“You’re going away again,” my friend said, “You’ve been gone so much your kids probably don’t even recognize you.” Gulp. While I know my friend was 100% joking, the Mom guilt started to settle in. Again.

The reality is that I’ve been gone a LOT in 2018. 6 weeks away from my kids to be exact. That’s a ton of missed school drop-offs and missed goodnight snuggles. Missed baseball games, homemade lunches, playdate coordination, and Saturday morning sleeping in. Not to mention the bigger things, like the time I was in the back of a car in L.A. when I got a text message telling me my daughter had just won 1st place in the province in her competition.

And I wasn’t there.

And while I’ve crafted my whole life around my children, including having a career with a flexible work schedule and a motto of “you can always make more money but you can’t ever get back the time”;  not being there for my kids has been a very challenging this for this Momma.

So I often beat myself up, especially when I’m packing and my kids are wondering why they can’t come on my next adventure. I compare myself to other Moms and ask if I am doing the right thing by “leaving my kids”… again. I hang my head when I walk into an airport, and sit there and worry about them while I’m gone. But over the past 12 months it’s gotten a lot easier to be away from home because over time I’ve realized that we’re all developing very important skills during this time away from one another.

Top 6 things we’ve learned from being apart:

Village Power

I have a village of women who cheer me on and support me Every. Single. Day. Katelynn, Jessica, Sarah, Hayley, Sasha, Erin, Elizabeth, Kate, Jenn, Alison, (and more). Whether they are cheering me on and living vicariously through my adventures, challenging me to push the limit to see what I can personally achieve, or being there for my children so that I can be off on an trip, these ladies like to give me some tough love when I’m feeling bad about “not being there” and remind me that they’ve got my back every single day.  

More Independent Children

My children have learned how to be more independent with me being away. From helping out more around the house, to organizing themselves for the next day, to knowing what has to happen for school (and communicate it without me being able to email the teacher to confirm). This independence has brought forth a new confidence for both my children. And when I’m home, they continue to execute their newfound skills, making for less chaotic mornings and more support around the house.

Leading by Example

The way my children have talked about me has changed. I hear their little voices speaking about my work, my adventures, and using phrases like, “hard-working” and “adventurous”. The questions around the dinner table have dramatically changed, and I see my own children challenging themselves more to do new things like the Kids Adventure Race.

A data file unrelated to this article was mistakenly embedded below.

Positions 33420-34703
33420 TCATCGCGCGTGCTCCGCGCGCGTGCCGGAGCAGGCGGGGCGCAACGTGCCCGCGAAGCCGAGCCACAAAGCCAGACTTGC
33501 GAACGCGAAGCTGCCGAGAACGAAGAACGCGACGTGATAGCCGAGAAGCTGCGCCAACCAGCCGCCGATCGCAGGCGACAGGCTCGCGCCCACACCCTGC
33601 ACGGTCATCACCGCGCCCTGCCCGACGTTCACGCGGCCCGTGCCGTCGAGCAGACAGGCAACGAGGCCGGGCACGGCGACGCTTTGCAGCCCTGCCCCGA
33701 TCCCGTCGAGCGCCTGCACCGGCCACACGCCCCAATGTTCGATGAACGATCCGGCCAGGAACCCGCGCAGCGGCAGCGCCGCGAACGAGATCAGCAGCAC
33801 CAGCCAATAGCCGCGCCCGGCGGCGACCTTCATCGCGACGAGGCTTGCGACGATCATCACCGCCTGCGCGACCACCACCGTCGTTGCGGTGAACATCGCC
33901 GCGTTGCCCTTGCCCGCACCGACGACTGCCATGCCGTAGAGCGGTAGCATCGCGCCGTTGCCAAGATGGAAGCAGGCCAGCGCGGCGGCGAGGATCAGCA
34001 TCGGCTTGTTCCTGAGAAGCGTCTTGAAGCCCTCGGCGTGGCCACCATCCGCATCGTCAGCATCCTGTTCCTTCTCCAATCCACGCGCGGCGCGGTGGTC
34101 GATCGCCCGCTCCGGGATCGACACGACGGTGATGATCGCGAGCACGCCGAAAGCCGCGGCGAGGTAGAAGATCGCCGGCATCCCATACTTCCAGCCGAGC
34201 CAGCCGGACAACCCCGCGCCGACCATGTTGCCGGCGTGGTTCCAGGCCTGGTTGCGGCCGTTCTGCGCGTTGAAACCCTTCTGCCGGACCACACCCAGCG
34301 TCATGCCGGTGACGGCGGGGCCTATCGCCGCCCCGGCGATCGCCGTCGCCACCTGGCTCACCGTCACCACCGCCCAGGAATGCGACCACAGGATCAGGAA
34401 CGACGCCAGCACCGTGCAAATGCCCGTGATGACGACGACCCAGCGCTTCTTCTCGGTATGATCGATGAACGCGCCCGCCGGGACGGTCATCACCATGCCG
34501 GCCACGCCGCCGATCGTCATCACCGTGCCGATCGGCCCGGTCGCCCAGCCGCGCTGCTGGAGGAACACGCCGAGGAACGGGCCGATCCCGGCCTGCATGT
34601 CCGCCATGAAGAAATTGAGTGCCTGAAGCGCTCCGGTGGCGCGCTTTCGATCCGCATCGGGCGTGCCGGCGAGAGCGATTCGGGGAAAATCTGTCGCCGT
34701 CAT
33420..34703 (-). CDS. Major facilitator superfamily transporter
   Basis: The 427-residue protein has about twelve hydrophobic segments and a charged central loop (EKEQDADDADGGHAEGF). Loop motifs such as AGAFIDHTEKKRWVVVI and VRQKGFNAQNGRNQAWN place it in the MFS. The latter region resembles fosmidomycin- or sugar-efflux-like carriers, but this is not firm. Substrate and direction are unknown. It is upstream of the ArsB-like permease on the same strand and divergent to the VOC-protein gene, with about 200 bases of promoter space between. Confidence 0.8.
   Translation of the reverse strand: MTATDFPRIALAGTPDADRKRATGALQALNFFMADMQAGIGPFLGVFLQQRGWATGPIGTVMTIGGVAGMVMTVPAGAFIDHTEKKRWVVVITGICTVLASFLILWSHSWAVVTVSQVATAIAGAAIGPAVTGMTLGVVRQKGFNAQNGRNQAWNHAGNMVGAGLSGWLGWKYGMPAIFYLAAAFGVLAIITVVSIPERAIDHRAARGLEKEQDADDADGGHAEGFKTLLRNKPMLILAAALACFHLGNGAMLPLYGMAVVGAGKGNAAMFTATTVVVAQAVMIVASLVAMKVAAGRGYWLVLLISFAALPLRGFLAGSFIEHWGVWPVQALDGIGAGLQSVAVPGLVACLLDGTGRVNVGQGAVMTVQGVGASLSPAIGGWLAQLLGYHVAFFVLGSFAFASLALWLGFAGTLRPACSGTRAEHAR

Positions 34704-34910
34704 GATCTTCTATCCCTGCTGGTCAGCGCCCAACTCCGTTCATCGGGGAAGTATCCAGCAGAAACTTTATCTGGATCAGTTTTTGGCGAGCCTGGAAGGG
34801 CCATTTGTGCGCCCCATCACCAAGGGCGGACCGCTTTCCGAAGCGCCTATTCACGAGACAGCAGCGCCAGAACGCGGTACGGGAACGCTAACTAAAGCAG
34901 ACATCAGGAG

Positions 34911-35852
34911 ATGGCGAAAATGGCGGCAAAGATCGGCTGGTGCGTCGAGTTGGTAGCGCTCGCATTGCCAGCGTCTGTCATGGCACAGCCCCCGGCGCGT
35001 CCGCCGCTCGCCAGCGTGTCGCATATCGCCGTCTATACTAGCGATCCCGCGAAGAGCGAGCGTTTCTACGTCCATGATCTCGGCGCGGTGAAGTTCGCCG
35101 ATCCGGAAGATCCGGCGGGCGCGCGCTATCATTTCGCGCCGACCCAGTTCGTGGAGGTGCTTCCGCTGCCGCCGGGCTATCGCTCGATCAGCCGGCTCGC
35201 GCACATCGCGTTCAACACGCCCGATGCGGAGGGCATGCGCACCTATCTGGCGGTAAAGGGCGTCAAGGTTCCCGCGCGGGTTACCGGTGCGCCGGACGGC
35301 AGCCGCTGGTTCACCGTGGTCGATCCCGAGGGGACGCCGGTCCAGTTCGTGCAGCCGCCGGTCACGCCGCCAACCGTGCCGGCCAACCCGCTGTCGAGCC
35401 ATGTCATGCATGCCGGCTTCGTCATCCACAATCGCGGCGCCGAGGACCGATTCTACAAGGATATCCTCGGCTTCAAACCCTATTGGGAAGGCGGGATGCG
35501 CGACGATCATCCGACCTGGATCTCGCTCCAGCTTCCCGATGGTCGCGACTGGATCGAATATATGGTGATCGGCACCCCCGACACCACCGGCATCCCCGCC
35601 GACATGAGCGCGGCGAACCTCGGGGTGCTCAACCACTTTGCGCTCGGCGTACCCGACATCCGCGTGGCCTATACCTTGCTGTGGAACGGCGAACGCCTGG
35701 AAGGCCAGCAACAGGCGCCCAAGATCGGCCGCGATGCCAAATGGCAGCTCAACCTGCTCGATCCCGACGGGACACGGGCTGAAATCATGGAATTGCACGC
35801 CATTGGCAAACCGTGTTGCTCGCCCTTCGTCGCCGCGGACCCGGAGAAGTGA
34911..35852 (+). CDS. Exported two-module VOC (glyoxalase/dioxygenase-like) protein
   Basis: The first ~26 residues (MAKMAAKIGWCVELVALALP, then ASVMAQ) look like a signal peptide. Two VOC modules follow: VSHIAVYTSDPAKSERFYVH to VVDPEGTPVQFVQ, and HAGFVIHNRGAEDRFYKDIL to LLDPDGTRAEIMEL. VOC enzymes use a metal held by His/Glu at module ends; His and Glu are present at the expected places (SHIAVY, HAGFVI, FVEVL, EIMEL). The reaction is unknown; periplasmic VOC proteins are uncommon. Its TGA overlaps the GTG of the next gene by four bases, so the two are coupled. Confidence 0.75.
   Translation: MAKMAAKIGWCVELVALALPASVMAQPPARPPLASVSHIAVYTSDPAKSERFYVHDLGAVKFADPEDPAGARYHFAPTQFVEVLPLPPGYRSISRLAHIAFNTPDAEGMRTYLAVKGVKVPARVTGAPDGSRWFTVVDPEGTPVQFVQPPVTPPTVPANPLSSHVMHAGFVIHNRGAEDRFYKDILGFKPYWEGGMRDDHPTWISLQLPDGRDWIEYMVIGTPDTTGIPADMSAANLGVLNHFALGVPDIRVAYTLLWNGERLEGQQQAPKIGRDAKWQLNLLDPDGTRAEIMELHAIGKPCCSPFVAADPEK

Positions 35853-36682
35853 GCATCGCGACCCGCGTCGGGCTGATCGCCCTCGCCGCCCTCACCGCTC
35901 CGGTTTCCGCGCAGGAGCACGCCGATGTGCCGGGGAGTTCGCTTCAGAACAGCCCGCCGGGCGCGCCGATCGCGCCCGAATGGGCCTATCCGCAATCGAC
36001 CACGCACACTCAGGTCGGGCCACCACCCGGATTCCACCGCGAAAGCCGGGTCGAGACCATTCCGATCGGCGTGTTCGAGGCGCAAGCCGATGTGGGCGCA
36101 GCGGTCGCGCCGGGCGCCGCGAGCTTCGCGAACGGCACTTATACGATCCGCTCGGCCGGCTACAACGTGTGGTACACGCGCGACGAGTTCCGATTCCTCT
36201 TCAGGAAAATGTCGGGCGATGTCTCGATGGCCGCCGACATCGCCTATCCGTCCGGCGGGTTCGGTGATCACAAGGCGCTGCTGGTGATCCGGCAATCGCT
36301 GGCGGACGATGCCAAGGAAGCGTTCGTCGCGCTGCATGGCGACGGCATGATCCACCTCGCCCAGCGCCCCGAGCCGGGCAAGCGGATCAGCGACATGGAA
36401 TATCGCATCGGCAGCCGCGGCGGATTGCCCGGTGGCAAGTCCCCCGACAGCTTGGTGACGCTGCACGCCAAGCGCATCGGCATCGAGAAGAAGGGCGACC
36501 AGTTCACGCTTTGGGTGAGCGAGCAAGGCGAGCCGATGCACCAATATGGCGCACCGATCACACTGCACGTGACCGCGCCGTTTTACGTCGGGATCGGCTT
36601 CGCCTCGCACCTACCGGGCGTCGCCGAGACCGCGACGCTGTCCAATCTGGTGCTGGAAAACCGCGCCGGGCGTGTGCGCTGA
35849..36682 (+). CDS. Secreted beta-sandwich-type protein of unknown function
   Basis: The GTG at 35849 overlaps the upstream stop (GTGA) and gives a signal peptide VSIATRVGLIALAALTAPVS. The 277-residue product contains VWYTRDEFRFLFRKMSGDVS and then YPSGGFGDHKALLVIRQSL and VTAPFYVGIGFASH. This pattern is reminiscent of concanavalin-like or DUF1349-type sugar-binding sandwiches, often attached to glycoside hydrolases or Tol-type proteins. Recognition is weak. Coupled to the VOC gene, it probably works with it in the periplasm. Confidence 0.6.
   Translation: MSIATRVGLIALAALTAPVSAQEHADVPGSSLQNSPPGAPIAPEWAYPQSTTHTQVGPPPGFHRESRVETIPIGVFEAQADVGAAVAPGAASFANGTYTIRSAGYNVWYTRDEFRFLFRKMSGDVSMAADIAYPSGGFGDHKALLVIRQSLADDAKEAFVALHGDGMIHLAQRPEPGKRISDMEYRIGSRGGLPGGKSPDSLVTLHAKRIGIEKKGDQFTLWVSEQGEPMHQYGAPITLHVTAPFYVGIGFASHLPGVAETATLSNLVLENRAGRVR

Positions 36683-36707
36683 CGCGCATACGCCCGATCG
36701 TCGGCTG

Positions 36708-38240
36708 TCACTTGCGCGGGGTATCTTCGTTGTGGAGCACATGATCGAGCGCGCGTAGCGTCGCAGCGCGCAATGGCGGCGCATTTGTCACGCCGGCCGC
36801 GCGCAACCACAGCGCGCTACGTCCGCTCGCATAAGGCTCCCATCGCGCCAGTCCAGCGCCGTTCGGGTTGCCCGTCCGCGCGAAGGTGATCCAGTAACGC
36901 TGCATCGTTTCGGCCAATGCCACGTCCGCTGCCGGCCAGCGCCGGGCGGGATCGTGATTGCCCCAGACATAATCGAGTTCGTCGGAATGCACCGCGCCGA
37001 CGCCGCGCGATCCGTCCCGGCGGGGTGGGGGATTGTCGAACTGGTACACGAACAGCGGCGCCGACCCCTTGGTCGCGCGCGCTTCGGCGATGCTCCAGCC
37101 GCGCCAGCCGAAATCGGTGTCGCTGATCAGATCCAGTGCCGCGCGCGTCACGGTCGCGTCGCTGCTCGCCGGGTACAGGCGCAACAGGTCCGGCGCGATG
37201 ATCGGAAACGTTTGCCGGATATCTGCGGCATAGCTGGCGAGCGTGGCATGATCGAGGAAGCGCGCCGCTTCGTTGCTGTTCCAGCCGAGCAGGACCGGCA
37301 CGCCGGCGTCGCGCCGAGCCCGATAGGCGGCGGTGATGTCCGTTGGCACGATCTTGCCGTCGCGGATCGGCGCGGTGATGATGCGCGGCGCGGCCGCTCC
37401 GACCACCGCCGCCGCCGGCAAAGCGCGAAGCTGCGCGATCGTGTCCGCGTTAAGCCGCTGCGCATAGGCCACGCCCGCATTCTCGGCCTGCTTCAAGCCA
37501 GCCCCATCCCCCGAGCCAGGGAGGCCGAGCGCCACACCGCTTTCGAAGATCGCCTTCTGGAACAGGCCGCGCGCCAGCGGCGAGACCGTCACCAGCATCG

Stronger Marriage

My husband has gone out of his way to support me every chance he can and in turn it has really improved our bond. By being supported, empowered, and enabled I am able to be not only the best wife ever (lol) and Mom, but I can also be Jami… and pursue the absolute best version of myself.

Self Reflection

How often do we as Moms take breaks? I’m not talking about the 2 minutes in the bathroom where you hide so you can check Instagram. I’m talking about solo time where you can invest in yourself and reflect on your life? For most moms, the reality is never. Whether it’s logistics or mom guilt, we tend to push our own needs for a break to the back burner. Being able to break the norm and be pushed out of my comfort zone and learning new things has allowed me to do a LOT of self reflection. When I come back from trips I’m filled with more gratitude, often have things I want to change or do more or less of in my life, and new things I want to pursue.

Passion & Excitement

I don’t remember the last time I was ever this excited about life. Every aspect of it. My kids, my home, my work, my body. Investing in these professional and personal development opportunities has brought forth a renewed passion for life!

So Moms… I challenge you to schedule some times away from your family. It won’t be easy. You may have to save money for a year, find a village to support you, and push your own insecurities around leaving your kids in order to head out on your own adventure.

How can I help YOU make this happen?